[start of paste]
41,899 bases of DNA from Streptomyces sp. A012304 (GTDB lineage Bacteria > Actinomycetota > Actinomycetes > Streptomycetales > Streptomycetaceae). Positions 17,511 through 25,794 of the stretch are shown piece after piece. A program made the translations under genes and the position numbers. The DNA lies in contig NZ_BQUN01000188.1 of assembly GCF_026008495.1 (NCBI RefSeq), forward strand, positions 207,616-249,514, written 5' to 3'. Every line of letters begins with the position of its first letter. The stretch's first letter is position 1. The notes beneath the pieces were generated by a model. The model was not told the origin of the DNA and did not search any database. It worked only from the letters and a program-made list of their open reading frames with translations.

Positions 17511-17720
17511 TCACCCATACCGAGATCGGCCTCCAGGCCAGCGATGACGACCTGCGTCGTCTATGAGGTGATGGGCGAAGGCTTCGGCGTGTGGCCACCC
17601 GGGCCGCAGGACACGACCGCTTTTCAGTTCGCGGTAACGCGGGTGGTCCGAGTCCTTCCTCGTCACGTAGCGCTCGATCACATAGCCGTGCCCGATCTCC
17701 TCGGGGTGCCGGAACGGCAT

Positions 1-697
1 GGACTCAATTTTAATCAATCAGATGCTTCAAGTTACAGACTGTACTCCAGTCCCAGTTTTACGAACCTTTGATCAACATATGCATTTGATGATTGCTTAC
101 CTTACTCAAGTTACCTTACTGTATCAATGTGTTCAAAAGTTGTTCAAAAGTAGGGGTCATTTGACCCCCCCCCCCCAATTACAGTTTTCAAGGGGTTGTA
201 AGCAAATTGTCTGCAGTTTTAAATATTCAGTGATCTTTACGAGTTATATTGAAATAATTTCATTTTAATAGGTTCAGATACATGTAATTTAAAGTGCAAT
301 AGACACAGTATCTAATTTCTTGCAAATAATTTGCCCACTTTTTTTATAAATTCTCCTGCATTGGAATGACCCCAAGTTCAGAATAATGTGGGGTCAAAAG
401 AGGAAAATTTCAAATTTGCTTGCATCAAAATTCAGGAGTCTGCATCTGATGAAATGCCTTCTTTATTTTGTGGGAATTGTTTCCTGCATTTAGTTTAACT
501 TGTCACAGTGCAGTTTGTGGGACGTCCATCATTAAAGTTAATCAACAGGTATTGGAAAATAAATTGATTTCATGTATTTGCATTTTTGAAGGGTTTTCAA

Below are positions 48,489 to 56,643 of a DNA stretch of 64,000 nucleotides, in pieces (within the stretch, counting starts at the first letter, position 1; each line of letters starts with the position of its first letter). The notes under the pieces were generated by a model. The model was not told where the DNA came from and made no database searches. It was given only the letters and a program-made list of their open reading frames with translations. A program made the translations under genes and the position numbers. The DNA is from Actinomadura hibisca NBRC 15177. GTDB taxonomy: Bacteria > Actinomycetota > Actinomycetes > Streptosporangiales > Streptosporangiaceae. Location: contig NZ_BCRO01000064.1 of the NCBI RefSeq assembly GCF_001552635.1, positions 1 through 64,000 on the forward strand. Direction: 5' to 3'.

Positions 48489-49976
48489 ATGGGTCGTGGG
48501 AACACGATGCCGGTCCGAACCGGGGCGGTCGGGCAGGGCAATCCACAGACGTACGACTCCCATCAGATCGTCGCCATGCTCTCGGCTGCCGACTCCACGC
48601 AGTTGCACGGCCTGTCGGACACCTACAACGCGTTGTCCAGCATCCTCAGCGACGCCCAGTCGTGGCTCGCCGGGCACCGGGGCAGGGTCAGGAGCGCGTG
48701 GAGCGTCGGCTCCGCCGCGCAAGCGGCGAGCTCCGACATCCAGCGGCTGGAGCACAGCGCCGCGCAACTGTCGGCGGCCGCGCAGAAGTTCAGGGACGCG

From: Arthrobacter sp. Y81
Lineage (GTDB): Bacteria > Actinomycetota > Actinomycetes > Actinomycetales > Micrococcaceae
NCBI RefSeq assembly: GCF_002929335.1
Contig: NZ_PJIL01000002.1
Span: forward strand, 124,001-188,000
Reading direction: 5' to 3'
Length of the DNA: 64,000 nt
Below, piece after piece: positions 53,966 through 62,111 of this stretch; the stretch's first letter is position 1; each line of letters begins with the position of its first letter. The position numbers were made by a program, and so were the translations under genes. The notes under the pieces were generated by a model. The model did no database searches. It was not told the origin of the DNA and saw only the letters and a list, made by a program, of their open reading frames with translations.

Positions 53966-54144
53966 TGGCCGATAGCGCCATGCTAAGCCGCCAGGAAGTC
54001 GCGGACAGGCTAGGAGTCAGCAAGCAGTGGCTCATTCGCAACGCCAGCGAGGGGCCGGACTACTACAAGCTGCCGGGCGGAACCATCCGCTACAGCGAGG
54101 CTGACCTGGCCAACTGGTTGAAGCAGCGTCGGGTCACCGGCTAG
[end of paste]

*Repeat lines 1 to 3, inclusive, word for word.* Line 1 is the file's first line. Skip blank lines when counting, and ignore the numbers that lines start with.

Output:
41,899 bases of DNA from Streptomyces sp. A012304 (GTDB lineage Bacteria > Actinomycetota > Actinomycetes > Streptomycetales > Streptomycetaceae). Positions 17,511 through 25,794 of the stretch are shown piece after piece. A program made the translations under genes and the position numbers. The DNA lies in contig NZ_BQUN01000188.1 of assembly GCF_026008495.1 (NCBI RefSeq), forward strand, positions 207,616-249,514, written 5' to 3'. Every line of letters begins with the position of its first letter. The stretch's first letter is position 1. The notes beneath the pieces were generated by a model. The model was not told the origin of the DNA and did not search any database. It worked only from the letters and a program-made list of their open reading frames with translations.

Positions 17511-17720
17511 TCACCCATACCGAGATCGGCCTCCAGGCCAGCGATGACGACCTGCGTCGTCTATGAGGTGATGGGCGAAGGCTTCGGCGTGTGGCCACCC